By JULIAN NAZAR
“It’s me, Killer Chuck – the best MC in the Bronx – that’s the place! Tonight is the night – move and groove! It’s also the night we say, ‘Thank you, Ruben!’”
US Senator and Senate Majority Leader Chuck Schumer’s rap intro was one of many notable sights and sounds presented to viewers at a recent show at Jerome Park’s Lehman Center for the Performing Arts.
On Saturday, April 30, nearly all of the 2,276 seats at the Lehman Center were taken for “Hip-Hop Fever,” a hip-hop show starring former Bronx Borough President Ruben Díaz Jr., now Senior Vice President of Strategic Initiatives at Montefiore Health System. A video honoring BronxNet and Fever Records President Sal Abbatiello played during the show to recognize the former county president’s contributions to the hip-hop community and his support of the arts at the Lehman Center.
Eva Bornstein, executive director of the center, presented Diaz Jr. with a plaque, while Bronx Borough President Vanessa Gibson, New York State Assembly Speaker Carl Heastie, and Schumer accompanied the former borough president onstage for the presentation.
Speakers on the night of the Hip Hop Fever concert highlighted this while serving as district president, as reported by at the time Norwood Newshelped Díaz Jr. secure over $15 million for the 2017 renovation of the Lehman Center, a landmark cultural institution in the Northwest Bronx.
As reported, the former district president was presented with Lehman College’s Presidential Medal during the college’s annual inaugural ceremony last year.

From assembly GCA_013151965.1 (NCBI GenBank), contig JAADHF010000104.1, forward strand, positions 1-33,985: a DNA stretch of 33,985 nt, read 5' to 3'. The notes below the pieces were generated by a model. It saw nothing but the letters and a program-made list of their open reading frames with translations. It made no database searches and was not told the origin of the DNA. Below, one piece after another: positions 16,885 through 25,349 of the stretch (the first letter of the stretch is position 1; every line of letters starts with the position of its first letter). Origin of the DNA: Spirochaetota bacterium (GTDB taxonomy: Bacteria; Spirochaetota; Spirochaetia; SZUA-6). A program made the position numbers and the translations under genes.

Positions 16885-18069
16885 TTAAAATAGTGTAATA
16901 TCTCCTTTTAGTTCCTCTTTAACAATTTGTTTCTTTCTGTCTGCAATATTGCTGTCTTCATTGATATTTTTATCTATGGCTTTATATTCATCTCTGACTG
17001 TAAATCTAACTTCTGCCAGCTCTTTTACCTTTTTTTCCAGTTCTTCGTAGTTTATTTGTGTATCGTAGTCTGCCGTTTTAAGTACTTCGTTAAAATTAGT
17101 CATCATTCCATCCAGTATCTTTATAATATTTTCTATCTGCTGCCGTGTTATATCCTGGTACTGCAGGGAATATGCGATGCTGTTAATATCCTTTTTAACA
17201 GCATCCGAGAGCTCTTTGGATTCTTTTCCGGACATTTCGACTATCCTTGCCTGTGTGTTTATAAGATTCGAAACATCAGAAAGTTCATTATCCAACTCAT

Completed in 2019, the renovation brought the Lehman Center a new, visually stunning glass-enclosed main entrance and lobby, all-new theater seating, new catwalk ramps making the venue fully ADA-compliant, a redesigned box office, elevator to the balcony, and additional function rooms and toilets.
The center also received a major boost ahead of its Oct. 2 reopening last year after receiving more than $1.1 million in public and charitable funding for the 2021-2022 fiscal year, marking the center’s first season , since the pandemic caused it to dim its lights in 2020.
According to center officials, the concert hall, built in 1980, has been praised by critics as “acoustically perfect” and has presented hundreds of classical, popular and folk/ethnic dance, music and theater groups and acts from around the world.
The Lehman Center, currently the Bronx’s largest venue, also received $760,095 from the Shuttered Venue Operators Grant, a $16 billion federal fund that helped independent live venues, museums, theaters and arts organizations break away from the economic to recover losses suffered during the COVID-19 pandemic.
At the April 30 event, speakers also promoted the former borough president’s support of the arts through his work at the groundbreaking for the Universal Hip-Hop Museum in the South Bronx.
As also reported by Norwood News, The South Bronx’s transformation continued Thursday, May 20, with groundbreaking for the new museum, which will commemorate the history of hip-hop in the borough and is part of a $349 million development called Bronx Point.
The 22-story building will house 1,045 residential units, 542 of which will be affordable housing, while the museum itself will occupy the ground floor. Rising along the Harlem River at 50 E. 150th St., the development will include 2.8 acres of public space with access to a playground, barbecue area and esplanade along the waterfront. Housing units are reserved for low- to middle-income households.
In a phone interview with Norwood News, Abbatiello spoke about Díaz Jr.’s role in the project. “What he did for hip-hop is he was a big proponent of achieving that on the Westside Highway,” the record exec said. “He was instrumental in getting most of the funding and making this dream come true for all of us.”